In this May 2012 photo, a Canadian Pacific train sits idle at the CP yard in Brandon.
A major restructuring underway at Canadian Pacific Railway has resulted in deep layoffs and a lower volume of trains travelling through Brandon, according to two union representatives.
Ed Holleman, local chairman for the Teamsters Canada Rail Conference (TCRC), said the company’s attempt to streamline its operations since CEO Hunter Harrison took over in June 2012 has had devastating consequences in several areas.
While train traffic is up slightly right now due to the agricultural industry, Holleman estimates numbers are down between 30 to 40 per cent overall in Brandon.
"They have redirected so much traffic through the (United) States," he said. "It’s like Manitoba is getting cut right out of all of the traffic and we have a record number of guys laid off."
In total, 36 conductors have received their walking papers from the company, with another 15 to 20 laid off in Minnedosa.
There are presently 13 to 15 train crews working in Brandon, compared to 21 this time last year.
The layoffs were deemed necessary by Harrison to increase the company’s operating ratio.
Operating ratio is the company’s operating expenses as a percentage of revenue, meaning the lower the number the more efficient the company.
In 2011, according to the United Transportation Union, CP posted one of the worst operating ratios of all the major railroads at 81.3 per cent. In comparison, Canadian National Railway posted a ratio of 63.5 per cent — meaning for every $100 of revenue, CN generated nearly double the amount of profit than CP —$36.5 compared to $19.7.
Holleman said the company was "fat" with middle managers, something that needed to be addressed, but that cutting front-line employees has hurt service.
"I believe (Harrison) cut back so deep to increase that operating ratio that the business has gone down but the stock has gone up," said Holleman, who has worked for CP for the past 33 years.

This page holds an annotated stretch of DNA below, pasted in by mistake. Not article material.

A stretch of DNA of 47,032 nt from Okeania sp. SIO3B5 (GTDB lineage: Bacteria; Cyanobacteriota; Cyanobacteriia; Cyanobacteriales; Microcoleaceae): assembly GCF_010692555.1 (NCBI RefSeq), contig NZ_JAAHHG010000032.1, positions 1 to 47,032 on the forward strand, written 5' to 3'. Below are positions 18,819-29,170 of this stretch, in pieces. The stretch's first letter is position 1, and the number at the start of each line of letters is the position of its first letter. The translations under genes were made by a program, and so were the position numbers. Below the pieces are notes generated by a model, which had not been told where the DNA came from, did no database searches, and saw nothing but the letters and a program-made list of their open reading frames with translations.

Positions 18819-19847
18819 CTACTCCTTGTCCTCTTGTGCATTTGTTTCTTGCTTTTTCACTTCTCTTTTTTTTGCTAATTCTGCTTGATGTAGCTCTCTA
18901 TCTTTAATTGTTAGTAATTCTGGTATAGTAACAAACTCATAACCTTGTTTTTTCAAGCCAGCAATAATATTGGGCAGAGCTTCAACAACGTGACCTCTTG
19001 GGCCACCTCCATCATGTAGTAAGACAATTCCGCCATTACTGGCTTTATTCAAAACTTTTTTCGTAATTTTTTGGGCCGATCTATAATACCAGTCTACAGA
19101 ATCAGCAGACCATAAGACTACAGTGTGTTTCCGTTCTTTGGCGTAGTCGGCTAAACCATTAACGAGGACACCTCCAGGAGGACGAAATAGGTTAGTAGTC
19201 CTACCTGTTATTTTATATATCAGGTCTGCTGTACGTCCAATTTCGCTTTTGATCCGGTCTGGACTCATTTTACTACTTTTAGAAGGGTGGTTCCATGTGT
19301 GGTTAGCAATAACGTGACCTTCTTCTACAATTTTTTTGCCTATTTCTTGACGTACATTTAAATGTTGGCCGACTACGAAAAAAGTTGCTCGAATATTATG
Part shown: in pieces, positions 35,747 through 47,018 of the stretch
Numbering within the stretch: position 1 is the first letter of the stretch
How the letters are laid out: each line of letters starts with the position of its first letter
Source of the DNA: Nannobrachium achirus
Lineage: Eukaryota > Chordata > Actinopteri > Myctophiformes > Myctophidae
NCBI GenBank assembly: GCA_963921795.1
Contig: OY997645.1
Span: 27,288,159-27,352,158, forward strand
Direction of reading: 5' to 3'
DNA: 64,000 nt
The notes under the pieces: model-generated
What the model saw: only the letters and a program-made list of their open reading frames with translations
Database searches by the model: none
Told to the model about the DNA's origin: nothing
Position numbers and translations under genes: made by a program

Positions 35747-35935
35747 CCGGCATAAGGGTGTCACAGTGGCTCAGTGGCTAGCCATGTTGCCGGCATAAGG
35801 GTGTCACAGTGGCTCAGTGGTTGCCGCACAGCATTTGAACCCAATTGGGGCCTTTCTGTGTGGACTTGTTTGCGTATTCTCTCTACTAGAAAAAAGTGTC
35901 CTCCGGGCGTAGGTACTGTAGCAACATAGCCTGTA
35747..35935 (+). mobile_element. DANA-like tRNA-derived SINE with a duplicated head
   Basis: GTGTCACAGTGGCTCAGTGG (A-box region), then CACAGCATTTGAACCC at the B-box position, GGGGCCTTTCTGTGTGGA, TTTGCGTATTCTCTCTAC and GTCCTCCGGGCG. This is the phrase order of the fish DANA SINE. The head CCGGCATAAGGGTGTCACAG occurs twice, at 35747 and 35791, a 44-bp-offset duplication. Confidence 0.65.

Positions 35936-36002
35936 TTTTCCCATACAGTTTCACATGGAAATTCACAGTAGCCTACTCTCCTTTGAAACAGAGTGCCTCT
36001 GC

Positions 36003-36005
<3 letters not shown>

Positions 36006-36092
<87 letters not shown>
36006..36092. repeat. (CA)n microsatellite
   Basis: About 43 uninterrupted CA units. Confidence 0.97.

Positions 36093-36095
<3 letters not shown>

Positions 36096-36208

"They want to do more with less and they’ve taken it to the extreme. I’m hoping we’ve hit bottom and we have nowhere to go but up now."
Through the second quarter of 2013, CP’s operating ratio dipped to 71.9 per cent as the company has become more efficient. As a result, the company’s stock price has soared to more than $130 — a 44 per cent increase over a year ago and a 150 per cent increase over two years.
Holleman said much of that gain is "smoke and mirrors."
In some cases across the country, including Brandon, managers are running trains.
"It’s tough when you see guys laid off and there are managers driving trains. There’s just no need for it," Holleman said, adding that at times the company has struggled to find enough employees to cover the number of trains running through the city.
The TCRC is taking legal action against the practice, claiming the use of management to operate trains is intended to illegally intimidate union members.
The tactics, according to TCRC vice-president Doug Finnson, have been to the benefit of CP’s competitors as qualified, young employees have left to work for other local or national rail contractors.
"A lot of our young guys are leaving and what is going to happen is CP is going to be chronically short quality employees."
Grievances filed by the TCRC on behalf of Brandon and Minnedosa union members have increased recently.
The increase is in part to an "American management style" implemented by Harrison, Finnson said.
"The culture of fear that he cultivated at CN is what he is trying to do at CP," he said referencing Harrison’s two decades with Canadian National Railway.
"He’s trying to overload the arbitration system so that in the eyes of the members the union become ineffective. He wants to break the union or significantly bend it."
The Brandon Sun attempted to contact a CP official, but no one was available by press time.
Republished from the Brandon Sun print edition October 18, 2013